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Brexit linked to rise in people holding multiple passports

31 Aug 2023 5 minute read
A British passport

The number of people with multiple passports in England and Wales has doubled in a decade, with the rise thought to be partly down to Brexit.

There was a five-fold increase in people born in the UK holding both British and EU passports, the analysis of Census 2021 figures showed.

While the change has been partly driven by migration over the decade, with more people moving to the UK from the EU, it is also thought more people have taken up additional passports after Brexit, the Office for National Statistics (ONS) said.

In 2021, a total of 1.26 million usual residents of England and Wales held multiple passports (2.1%), up from 612,000 (1.1%) in 2011.

The majority – 84.4% or 50.3 million – of usual residents across the two nations held only one passport in 2021.

While the number of UK/EU passports held increased by five times over the 10-year period for UK-born residents, there had been a three-fold rise for non-UK-born residents since 2011.

There was also a five-fold increase in UK-born residents holding both British and Irish passports across the time period.

Jay Lindop, from the ONS, said: “The number of people with dual citizenship has doubled since 2011, with more than 1.2 million usual residents in England and Wales now holding multiple passports.

“This change has been partly driven by migration over the decade, with an increase in people moving here from the EU. As people who have settled in England and Wales go on to have children, we can see an increase in dual citizenship among the younger ages.

“The rise in dual citizens may also suggest greater uptake of additional passports following the end of free movement when the UK left the European Union.”

Age difference

There were age differences among dual citizens, with the rise in UK-born British and European dual citizens driven by younger age groups, but British/Irish passport holders being older, the ONS said.

More than half (58.7% ) of dual citizens born in the UK and holding both UK and EU passports were aged under 16, while just over a third (36.7%) of UK and non-EU dual citizens were under 16.

UK/EU dual citizens had a median age of 12, while for EU-only passport holders it was eight-years-old on average.

Non-EU dual citizens had a median age of 22, and UK/Irish dual citizens were older, with a median age of 47.

For Irish-only passport holders, the median age was 33.

A rise in UK/Irish dual citizens across the decade was most apparent in those aged 50 to 70-years-old, the ONS said, adding that this suggested many only took up their dual nationality more recently despite moving to England and Wales years ago.

The top five UK/EU passports for UK-born dual citizens were primarily held by children or young adults, with Ireland having the only older population, the ONS said.

For UK/French and UK/German passport holders the median age was 15, for UK/Polish it was seven and for UK/Italian it was 20.

The five most common non-EU passports for UK-born dual citizens showed a wider variety of average ages, with UK-Australian having a median age of 39, UK-US being 21, UK-Nigerian was 19, UK-Canadian was 36, and UK-New Zealand was 28.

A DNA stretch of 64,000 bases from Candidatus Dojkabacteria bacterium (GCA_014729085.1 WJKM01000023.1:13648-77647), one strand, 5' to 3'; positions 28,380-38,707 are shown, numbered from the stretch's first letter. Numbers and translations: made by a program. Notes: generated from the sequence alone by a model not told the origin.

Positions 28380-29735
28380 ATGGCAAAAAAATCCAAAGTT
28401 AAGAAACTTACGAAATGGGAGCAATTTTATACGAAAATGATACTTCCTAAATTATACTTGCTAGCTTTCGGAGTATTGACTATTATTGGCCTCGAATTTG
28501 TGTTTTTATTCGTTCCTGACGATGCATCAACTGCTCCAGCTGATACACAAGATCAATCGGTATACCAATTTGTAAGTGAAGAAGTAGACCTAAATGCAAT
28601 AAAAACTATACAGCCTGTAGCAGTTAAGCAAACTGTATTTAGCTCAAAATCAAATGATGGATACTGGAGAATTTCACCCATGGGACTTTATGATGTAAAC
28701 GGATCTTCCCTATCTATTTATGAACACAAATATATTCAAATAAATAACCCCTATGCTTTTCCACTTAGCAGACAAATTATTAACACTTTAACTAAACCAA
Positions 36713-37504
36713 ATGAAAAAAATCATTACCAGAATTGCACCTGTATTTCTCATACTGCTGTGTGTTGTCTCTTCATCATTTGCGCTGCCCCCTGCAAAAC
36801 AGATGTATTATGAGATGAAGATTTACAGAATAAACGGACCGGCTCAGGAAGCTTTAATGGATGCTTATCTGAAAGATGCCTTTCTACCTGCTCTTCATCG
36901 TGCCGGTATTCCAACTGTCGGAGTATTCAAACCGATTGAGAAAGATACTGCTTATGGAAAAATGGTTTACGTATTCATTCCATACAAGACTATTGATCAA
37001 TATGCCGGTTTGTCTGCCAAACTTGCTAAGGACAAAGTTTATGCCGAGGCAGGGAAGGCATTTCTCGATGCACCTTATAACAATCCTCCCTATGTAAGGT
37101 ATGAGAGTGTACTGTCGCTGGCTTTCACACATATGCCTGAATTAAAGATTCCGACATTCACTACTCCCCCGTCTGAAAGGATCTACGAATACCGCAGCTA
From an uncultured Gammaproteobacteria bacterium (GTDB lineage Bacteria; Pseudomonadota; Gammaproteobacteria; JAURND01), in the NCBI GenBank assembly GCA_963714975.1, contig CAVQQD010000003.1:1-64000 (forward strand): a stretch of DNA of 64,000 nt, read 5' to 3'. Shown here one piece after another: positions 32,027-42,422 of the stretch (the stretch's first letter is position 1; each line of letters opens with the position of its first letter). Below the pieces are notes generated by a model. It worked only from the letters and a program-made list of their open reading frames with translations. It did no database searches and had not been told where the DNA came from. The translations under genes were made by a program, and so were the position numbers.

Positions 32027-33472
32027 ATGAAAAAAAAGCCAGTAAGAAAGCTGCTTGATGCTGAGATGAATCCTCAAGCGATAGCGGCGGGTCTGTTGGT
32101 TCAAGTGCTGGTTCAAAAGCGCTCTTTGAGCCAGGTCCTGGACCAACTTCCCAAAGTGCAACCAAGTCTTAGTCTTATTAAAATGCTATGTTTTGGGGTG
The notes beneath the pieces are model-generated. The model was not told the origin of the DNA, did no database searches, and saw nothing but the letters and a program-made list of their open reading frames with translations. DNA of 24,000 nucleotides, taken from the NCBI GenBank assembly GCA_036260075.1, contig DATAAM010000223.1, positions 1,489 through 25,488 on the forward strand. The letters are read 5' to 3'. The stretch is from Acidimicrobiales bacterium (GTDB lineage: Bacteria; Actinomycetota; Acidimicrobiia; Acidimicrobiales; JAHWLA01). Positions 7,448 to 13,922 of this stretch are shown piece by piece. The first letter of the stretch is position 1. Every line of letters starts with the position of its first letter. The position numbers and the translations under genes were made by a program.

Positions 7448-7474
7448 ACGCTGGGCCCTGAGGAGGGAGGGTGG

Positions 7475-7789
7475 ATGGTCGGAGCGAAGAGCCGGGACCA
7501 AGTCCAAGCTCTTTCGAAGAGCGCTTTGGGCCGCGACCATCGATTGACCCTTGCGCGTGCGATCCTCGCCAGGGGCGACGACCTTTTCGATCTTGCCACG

The ONS said the young ages of most UK/other dual citizens suggested they were the children of first-generation migrants.

The statistics body said the reasons for holding multiple passports were likely to differ between those who held a UK passport first and those who held a non-UK passport first, noting that the census did not collect data on when passports were acquired.

Looking more closely at the areas where dual citizens are based in the two nations, the ONS found that more than a third (39.1%) of all UK-born holders of UK and EU passports in England and Wales were living in London at the time of the 2021 census.

Around a fifth were based in the South East (20.3%).

These figures are well above all other regions, with the North East accounting for only 1.4% of the total.

It was a similar picture for UK-born holders of UK and non-EU passports, with just over a third (34.7%) based in London and a fifth in the South East (20.2%), while only 1.9% were in the North East.

Meanwhile, nearly one in 10 (9.6%) UK-born residents in the London borough of Kensington & Chelsea were dual passport holders – the highest percentage for any local authority in England and Wales and up from 5.4% in 2011.

Westminster & the City of London had the next highest proportion (7.2%), followed by the London boroughs of Hammersmith & Fulham (7.1%) and Camden (7.0%).

Cambridge had the highest percentage outside London (5.5%), followed by Oxford (5.0%) and Elmbridge in Surrey (4.0%).

South-east England

Of the top 50 local authorities with the highest proportion of UK-born residents who were dual passport holders, only four were outside south-east England: Bristol, Cambridge, Exeter and South Cambridgeshire.

By contrast, 11 of the top 50 areas with the highest proportion of non-UK-born dual citizens were outside the South East, including Craven in North Yorkshire, Bath & North East Somerset and High Peak in Derbyshire.

Sevenoaks in Kent topped this list (16.1%), followed by Elmbridge (15.7%) and then Richmond-upon-Thames in London and Waverley in Surrey (both 14.5%).

In Wales, Cardiff had the highest proportion of UK-born residents who are dual passport holders (1.1%), followed by Monmouthshire and Ceredigion (both 0.7%).

Monmouthshire had the highest figure for non-UK-born residents with multiple passports (9.7%), followed by Vale of Glamorgan (8.5%) and Conwy (8.2%).

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